Cannabis (medical marijuana) is generally considered a low toxicity drug. The plant belongs to the family Cannabaceae (Urticales). Two main species may be recognized: Cannabis sativa and Cannabis indica. Plants of this species contain many psychoactive components, the cannabinoids, including the primary psychoactive compound Δ-9-tetrahydrocannabinol (THC), the active substance present in Marijuana. The history of its cultivation and use dates back thousands of years. A possible first documented use for medical purposes of this drug is found in Chinese records dated from 28th century BC. Moreover, the presence of THC has been detected in several internal organs from an Egyptian mummy with a 14 C-dating of approximately 950 BC. Evidence of therapeutic potential for marijuana and its components has been suggested for a large number of medical conditions. Despite this, a variety of cardiovascular complications have been documented. Dysregulation of the endogenous lipid mediators endocannabinoids and their G-protein-coupled cannabinoid receptors CB1 and CB2has been, in fact, linked to different cardiovascular pathologies. Here, we describe a timely update of possible cardiovascular effects of its use for medical purposes.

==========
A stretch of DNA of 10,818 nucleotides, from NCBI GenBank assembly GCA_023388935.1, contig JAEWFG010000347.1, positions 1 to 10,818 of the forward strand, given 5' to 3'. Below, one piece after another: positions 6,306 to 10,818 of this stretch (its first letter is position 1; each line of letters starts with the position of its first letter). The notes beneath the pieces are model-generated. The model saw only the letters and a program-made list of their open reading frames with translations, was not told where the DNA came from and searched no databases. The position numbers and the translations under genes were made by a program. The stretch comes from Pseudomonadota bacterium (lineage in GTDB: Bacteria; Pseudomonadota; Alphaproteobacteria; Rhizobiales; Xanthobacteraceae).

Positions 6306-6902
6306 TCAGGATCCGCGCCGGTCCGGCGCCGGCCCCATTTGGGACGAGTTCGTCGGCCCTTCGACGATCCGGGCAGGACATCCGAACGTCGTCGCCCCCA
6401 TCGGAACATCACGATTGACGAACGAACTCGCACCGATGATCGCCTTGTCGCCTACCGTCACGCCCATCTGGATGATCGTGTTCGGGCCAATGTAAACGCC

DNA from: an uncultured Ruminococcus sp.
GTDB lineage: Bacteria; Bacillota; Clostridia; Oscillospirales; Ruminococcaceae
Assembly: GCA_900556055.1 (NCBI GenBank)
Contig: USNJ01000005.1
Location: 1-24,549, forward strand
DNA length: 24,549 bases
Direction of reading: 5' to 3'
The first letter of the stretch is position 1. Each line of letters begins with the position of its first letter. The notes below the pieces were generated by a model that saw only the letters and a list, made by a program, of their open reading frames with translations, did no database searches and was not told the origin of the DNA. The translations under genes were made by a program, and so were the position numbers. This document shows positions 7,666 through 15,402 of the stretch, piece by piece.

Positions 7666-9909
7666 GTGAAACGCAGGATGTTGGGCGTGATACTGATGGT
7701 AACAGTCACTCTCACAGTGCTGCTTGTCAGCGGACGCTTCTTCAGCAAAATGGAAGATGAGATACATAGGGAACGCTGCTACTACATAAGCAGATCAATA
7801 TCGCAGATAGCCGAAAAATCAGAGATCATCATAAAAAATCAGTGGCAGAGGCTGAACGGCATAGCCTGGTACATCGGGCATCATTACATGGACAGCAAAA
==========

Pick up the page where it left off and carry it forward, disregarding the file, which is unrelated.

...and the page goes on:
© 2019 John Wiley & Sons, Ltd.
acute coronary syndrome; cannabis; cardiac arrhythmias; cardiomyopathy; marijuana; myocarditis